Walmart is finding out it can’t simply close five stores nationwide for six months out of the blue and not expect the conspiracy theories to roll in.
From humble beginnings in Amarillo, Janet Coffman’s candles travel great distances, destined to be burned by customers around the globe. “They go crazy for our candles in Switzerland,” Coffman says. The former art teacher and bookkeeper works by herself—with her four beagles and one mutt rescue underfoot—in a tiny home studio just off the laundry room, producing as many as one hundred candles a day.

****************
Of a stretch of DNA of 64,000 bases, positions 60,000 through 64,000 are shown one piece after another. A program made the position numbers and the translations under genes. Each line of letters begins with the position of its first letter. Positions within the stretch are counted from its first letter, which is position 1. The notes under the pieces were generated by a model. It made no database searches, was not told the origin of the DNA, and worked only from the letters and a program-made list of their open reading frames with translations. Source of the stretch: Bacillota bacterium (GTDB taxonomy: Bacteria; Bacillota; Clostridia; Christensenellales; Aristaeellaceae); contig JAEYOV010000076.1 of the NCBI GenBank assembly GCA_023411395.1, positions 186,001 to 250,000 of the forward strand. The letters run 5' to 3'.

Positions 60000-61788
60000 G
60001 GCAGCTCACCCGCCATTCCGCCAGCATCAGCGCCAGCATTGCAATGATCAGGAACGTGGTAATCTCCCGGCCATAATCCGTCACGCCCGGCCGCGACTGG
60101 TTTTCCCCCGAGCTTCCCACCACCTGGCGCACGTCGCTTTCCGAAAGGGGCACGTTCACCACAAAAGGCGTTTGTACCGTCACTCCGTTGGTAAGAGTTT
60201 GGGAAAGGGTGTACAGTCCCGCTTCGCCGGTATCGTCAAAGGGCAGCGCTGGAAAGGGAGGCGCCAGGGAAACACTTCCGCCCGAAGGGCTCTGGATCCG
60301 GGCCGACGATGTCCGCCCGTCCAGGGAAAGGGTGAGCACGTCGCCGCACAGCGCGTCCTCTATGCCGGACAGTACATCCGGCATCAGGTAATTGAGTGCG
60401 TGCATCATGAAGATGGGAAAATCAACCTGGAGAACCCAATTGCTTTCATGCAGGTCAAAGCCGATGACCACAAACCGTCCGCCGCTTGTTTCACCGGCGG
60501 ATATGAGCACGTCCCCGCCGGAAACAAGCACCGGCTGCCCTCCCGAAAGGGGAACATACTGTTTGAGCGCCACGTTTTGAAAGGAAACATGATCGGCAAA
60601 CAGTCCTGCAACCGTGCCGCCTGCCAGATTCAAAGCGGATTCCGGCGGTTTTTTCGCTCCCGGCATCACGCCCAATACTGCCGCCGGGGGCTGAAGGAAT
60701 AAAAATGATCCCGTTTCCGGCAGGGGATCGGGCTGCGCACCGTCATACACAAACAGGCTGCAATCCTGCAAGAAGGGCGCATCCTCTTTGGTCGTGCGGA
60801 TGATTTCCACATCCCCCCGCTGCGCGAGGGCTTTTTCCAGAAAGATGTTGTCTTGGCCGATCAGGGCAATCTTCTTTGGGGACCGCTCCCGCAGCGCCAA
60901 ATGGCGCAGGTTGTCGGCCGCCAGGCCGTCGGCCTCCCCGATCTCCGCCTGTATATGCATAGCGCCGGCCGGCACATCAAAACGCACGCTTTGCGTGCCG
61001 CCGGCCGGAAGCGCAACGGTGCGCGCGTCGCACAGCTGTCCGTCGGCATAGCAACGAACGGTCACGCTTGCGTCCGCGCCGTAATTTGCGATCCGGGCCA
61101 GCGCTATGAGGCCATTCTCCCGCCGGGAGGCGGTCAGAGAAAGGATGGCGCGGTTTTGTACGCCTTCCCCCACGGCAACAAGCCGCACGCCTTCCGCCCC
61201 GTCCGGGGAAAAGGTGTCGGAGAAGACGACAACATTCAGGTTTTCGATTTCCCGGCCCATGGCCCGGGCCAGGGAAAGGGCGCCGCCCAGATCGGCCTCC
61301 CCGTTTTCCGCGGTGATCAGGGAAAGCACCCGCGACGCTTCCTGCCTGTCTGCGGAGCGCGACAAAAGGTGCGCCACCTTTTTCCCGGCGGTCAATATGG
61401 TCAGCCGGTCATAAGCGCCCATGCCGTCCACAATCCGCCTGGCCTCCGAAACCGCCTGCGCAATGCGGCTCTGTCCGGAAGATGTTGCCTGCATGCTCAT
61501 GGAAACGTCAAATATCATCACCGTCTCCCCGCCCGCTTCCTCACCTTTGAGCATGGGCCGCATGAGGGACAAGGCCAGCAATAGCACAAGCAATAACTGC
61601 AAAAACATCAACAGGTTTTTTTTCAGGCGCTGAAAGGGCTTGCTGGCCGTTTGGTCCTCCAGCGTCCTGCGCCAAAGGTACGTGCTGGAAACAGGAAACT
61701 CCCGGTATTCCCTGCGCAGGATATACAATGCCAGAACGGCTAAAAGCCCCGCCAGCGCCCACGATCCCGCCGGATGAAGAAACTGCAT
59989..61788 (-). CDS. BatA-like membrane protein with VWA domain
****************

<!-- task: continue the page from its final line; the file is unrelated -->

David Norris still remembers staring in disbelief at the 2008 tax bill for his conference-and-event-center company. In 2007 he’d paid the State of Texas $157. A year later, the number had soared to a staggering $21,000. That increase wasn’t the result of an uptick in revenue. It was a consequence of the state’s new business tax, which had just taken effect.